• This has led to relatively high barriers of entry for many hotel companies. It is believed, for instance, that Marriott have shown interest in Tripoli since Libya's diplomatic revival in 2004. After being in talks with several developers for existing and proposed projects, Marriott today are actively pursuing a development for a new-build hotel. The company's long-lived interest is a mere example of the interest shown by other hotel chains and keen developers;
  • Although various projects in the pipeline have been confirmed, and some have broken ground, it is natural to assume that lending entities, such as foreign banks, will still seem reluctant to engage in such agreements in a virgin economy that many consider to be relatively risky. In addition to the credit crunch taking its toll on the world economy, some bankers may be unwilling to lend more than a specific percentage and equity partners may be expecting very high returns. This is also due to their unfamiliarity with the local market. However, some developers have been able to secure some financing deals. It is only a matter of time, therefore, before foreign banks can provide a higher loan-to-value ratio, while investors can set returns below the 22% mark. Since financing agreements have to go through local banks, these government entities are still considered inexperienced in dealing with projects of this sort. However, like many Middle Eastern and North African countries, equity is currently believed to take up a major portion of hotel investments;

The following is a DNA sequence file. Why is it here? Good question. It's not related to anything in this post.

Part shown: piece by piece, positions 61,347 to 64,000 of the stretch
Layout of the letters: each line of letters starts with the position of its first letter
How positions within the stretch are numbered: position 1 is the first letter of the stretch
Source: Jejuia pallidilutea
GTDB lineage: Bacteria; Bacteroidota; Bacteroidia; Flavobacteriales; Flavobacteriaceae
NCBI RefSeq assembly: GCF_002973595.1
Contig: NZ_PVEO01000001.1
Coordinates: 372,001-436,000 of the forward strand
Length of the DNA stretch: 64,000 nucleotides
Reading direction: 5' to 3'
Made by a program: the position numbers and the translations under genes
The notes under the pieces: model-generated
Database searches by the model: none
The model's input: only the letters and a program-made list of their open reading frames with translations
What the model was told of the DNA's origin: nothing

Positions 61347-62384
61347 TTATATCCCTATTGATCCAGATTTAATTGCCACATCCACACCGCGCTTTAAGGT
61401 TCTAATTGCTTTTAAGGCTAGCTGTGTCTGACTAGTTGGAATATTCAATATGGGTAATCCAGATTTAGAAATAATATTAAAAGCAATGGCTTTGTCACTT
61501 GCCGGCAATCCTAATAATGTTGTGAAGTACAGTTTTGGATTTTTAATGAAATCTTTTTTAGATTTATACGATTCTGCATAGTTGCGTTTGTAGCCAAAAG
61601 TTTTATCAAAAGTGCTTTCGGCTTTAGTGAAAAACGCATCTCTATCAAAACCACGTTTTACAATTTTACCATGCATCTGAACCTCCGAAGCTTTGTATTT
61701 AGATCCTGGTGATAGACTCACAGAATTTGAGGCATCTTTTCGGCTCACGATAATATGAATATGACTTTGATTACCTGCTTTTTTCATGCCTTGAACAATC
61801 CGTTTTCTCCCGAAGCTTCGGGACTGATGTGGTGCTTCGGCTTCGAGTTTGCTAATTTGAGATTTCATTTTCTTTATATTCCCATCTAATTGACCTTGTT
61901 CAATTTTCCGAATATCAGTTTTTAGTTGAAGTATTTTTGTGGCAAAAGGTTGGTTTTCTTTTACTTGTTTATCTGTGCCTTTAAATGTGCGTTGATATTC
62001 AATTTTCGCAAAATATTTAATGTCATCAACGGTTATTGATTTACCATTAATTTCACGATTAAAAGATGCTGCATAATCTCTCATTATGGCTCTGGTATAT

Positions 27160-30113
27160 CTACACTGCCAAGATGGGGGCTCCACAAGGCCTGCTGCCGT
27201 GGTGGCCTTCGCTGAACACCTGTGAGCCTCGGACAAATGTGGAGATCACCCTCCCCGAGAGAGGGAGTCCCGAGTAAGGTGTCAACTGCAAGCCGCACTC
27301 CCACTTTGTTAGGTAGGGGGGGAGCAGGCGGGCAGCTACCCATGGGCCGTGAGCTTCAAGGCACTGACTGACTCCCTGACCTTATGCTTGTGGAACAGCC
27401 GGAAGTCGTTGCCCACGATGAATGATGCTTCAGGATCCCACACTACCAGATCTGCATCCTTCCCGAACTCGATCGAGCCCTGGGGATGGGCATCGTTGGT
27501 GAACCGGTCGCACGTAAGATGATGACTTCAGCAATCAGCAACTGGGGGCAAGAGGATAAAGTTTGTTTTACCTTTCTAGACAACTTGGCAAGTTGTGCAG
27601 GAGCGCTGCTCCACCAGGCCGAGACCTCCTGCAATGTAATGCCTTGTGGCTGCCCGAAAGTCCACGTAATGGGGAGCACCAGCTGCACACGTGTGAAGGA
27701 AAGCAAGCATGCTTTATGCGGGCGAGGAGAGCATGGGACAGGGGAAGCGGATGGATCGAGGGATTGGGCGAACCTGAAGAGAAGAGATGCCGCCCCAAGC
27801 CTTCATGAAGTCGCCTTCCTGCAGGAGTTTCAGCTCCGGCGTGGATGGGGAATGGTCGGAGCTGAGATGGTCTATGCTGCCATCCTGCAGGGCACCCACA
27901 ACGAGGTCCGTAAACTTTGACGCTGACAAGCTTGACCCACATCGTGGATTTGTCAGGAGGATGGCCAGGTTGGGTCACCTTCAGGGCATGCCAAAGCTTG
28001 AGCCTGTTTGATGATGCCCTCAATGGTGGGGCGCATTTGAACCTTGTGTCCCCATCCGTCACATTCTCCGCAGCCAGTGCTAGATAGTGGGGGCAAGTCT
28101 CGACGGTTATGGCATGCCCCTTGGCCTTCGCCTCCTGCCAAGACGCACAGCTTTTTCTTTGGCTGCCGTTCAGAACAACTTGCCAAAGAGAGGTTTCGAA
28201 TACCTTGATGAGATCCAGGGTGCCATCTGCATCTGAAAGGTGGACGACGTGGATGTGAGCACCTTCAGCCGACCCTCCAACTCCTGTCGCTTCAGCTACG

• In addition to the effects of the credit crunch on lending trends, developers should note that global inflation has had a considerable impact on construction costs as well as energy overheads. For instance, in this year alone, since many of the raw materials used in construction are imported from abroad, the price of cement rose by a staggering 120% within six months, forcing developers to re-examine their development budgets. Furthermore, the rise in energy costs across the board (along with increasing A&G expenses discussed next) will lead hotel operators to expect a potential GOP percentage around or less than 50%, as opposed to what existing hotels are believed to have been achieving over the past couple of years;